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Re: IPv6 end user addressing
From: Jeff Johnstone <jj () diamondtech ca>
Date: Thu, 11 Aug 2011 11:22:23 -0700

On Thu, Aug 11, 2011 at 10:52 AM, Greg Ihnen <os10rules () gmail com> wrote:


On Aug 11, 2011, at 1:04 PM, Owen DeLong wrote:


On Aug 11, 2011, at 5:41 AM, Jamie Bowden wrote:

Owen wrote:

-----Original Message-----
From: Owen DeLong [mailto:owen () delong com]
Sent: Wednesday, August 10, 2011 9:58 PM
To: William Herrin
Cc: nanog () nanog org
Subject: Re: IPv6 end user addressing


On Aug 10, 2011, at 6:46 PM, William Herrin wrote:

On Wed, Aug 10, 2011 at 9:32 PM, Owen DeLong <owen () delong com>
wrote:
Someday, I expect the pantry to have a barcode reader on it
connected back
a computer setup for the kitchen someday.  Most of us already use
barcode
readers when we shop so its not a big step to home use.

Nah... That's short-term thinking. The future holds advanced
pantries with
RFID sensors that know what is in the pantry and when they were
manufactured,
what their expiration date is, etc.

And since your can of creamed corn is globally addressable, the rest
of the world knows what's in your pantry too. ;)


This definitely helps explain your misconceptions about NAT as a
security tool.


Globally addressable != globally reachable.

Things can have global addresses without having global reachability.
There are
these tools called access control lists and routing policies. Perhaps
you've heard
of them. They can be quite useful.

And your average home user, whose WiFi network is an open network named
"linksys" is going to do that how?


Because the routers that come on pantries and refrigerators will probably
be
made by people smarter than the folks at Linksys?

Owen



I respectfully disagree. If appliance manufacturers jump on the bandwagon
to make their device *Internet Ready!* we'll see appliance makers who have
way less networking experience than Linksys/Cisco getting into the fray. I
highly doubt the pontifications of these Good Morning America technology
gurus who predict all these changes are coming to the home. Do we really
think appliance manufacturers are going to agree on standards for keeping
track of how much milk is in the fridge, especially as not just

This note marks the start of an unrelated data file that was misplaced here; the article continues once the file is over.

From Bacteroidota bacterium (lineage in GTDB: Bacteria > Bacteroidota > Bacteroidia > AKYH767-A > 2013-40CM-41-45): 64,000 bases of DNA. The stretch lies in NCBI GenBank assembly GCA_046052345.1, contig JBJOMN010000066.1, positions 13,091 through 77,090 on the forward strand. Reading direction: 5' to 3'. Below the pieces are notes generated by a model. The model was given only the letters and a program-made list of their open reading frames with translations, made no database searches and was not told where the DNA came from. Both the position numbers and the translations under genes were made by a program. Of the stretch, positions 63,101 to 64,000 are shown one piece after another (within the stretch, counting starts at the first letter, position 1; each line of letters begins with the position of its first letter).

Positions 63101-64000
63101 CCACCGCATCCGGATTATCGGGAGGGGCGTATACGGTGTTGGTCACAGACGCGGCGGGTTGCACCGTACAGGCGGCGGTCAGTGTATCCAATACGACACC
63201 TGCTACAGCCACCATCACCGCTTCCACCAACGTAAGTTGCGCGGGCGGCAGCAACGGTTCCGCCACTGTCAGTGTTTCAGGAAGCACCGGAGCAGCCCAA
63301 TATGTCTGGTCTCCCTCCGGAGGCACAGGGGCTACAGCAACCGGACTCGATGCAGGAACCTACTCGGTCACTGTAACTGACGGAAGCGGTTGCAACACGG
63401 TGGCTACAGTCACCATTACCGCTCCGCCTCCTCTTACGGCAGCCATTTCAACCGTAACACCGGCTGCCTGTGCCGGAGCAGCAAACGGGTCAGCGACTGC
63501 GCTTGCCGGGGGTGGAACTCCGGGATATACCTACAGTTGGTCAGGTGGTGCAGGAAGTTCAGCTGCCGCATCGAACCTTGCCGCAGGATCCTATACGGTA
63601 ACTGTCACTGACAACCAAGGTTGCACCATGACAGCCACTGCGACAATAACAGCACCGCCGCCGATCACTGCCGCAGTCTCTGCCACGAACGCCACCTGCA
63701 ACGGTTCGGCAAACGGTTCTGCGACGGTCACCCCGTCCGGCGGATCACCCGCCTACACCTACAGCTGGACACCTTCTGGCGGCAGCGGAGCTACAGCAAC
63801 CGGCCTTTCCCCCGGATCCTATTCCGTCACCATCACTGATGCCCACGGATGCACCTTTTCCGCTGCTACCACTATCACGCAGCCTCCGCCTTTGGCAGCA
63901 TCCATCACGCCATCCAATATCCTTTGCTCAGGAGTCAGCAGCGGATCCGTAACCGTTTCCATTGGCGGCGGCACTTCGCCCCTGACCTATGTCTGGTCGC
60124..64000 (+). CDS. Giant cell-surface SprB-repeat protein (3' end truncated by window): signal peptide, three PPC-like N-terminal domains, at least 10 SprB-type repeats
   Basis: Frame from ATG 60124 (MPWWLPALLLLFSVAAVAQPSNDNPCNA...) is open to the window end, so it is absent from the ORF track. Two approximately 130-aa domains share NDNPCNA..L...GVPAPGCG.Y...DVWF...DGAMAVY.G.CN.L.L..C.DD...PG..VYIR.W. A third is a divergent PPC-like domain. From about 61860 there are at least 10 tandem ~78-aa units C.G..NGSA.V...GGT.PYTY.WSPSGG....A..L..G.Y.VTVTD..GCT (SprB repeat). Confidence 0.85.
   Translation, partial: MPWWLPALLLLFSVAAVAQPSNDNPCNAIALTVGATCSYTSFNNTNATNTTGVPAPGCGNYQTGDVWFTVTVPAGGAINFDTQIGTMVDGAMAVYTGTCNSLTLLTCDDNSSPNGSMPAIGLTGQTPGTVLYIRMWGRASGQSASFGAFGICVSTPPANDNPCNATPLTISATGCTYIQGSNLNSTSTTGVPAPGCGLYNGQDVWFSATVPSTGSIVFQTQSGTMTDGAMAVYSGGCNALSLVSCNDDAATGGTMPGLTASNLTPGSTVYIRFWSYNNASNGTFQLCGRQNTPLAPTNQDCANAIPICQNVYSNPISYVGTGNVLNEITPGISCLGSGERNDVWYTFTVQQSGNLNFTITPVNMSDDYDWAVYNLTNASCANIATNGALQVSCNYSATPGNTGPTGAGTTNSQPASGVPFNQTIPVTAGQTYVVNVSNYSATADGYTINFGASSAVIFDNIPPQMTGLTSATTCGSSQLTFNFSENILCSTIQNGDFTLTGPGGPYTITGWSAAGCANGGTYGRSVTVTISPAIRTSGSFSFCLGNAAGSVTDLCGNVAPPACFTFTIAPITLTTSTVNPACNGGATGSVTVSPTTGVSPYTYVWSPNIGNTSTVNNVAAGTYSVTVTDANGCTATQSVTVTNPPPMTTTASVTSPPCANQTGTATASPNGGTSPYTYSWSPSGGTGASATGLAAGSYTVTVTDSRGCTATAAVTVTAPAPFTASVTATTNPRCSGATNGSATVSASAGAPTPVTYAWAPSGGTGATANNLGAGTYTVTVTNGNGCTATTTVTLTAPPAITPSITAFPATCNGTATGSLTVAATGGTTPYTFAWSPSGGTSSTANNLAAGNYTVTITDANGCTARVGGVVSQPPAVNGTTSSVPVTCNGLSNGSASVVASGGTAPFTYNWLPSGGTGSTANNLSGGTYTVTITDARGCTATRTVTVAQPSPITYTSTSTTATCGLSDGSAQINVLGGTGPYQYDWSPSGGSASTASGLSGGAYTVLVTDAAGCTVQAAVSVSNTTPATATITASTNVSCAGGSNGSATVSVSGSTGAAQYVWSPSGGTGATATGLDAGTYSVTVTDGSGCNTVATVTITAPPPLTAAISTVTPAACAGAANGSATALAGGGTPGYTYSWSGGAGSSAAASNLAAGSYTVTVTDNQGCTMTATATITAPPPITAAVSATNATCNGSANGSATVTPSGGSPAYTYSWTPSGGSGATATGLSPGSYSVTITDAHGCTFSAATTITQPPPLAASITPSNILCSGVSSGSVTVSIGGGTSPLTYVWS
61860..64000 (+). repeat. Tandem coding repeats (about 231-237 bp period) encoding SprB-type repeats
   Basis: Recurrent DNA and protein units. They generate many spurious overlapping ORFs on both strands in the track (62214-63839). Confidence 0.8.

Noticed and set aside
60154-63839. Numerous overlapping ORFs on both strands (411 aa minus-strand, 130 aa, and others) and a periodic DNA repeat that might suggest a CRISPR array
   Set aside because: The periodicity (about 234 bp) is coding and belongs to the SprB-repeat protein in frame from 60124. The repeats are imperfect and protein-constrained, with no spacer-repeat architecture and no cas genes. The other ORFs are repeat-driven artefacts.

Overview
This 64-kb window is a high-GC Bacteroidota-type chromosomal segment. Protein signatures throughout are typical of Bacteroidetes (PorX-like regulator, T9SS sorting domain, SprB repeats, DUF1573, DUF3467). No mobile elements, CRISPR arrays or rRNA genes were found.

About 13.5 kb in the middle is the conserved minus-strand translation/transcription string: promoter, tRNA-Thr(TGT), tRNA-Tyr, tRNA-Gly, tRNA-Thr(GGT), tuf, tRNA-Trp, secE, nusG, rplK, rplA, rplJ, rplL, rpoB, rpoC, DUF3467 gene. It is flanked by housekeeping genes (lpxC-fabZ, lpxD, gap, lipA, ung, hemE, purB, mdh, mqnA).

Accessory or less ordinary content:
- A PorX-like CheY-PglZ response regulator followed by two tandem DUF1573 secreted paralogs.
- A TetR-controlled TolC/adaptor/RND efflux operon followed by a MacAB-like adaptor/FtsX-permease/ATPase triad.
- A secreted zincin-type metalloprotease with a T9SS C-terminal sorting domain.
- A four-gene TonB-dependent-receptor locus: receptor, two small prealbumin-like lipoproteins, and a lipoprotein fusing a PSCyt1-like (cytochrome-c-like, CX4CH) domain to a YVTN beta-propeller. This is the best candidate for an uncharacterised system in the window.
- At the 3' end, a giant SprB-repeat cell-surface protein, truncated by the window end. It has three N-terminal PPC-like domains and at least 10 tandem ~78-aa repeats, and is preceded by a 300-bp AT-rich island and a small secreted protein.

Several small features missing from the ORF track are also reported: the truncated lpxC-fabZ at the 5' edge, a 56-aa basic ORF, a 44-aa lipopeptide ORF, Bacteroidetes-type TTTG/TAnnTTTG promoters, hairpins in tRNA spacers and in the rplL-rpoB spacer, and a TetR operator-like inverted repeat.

manufacturing but also engineering is moving to countries like China? How
about the predictions that have been around for years about appliances which
will alert the manufacturer about impending failure so they can call you and
you can schedule the repair before there's a breakdown? Remember that one?
We don't even have an "appliance about to break, call repairman" idiot light
on appliances yet.

But I predict the coming of IPv6 to the home in a big way will have
unintended consequences.

I think the big shock for home users regarding IPv6 will be suddenly having
their IPv4 NAT firewall being gone and all their devices being exposed naked
to everyone on the internet. Suddenly all their security shortcomings (no
passwords, "password" for the password etc) are going to have catastrophic
consequences. I foresee an exponential leap in the  number of hacks of
consumer devices which will have repercussions well beyond their local
network. In my opinion that's going to be the biggest problem with IPv6, not
all the concerns about the inner workings of the protocols. I'm guessing the
manufacturers of consumer grade networkable devices are still thinking about
security as it applies to LANs with rfc 1918 address space behind a firewall
and haven't rethought security as it applies to IPv6.

Greg


+1

I think this is currently the biggest hole in IPV6 adoption. We need a drop
in firewall appliance along the lines of IPCOP for IPV6. This type of closed
unless tinkered with protection would encourage people to try it out and not
be too scared to move forward. This is a huge opportunity for some
Company/Open Source Developers Group to grab a huge chucnk of an emerging
market...   hint hint :)

cheers
Jeff


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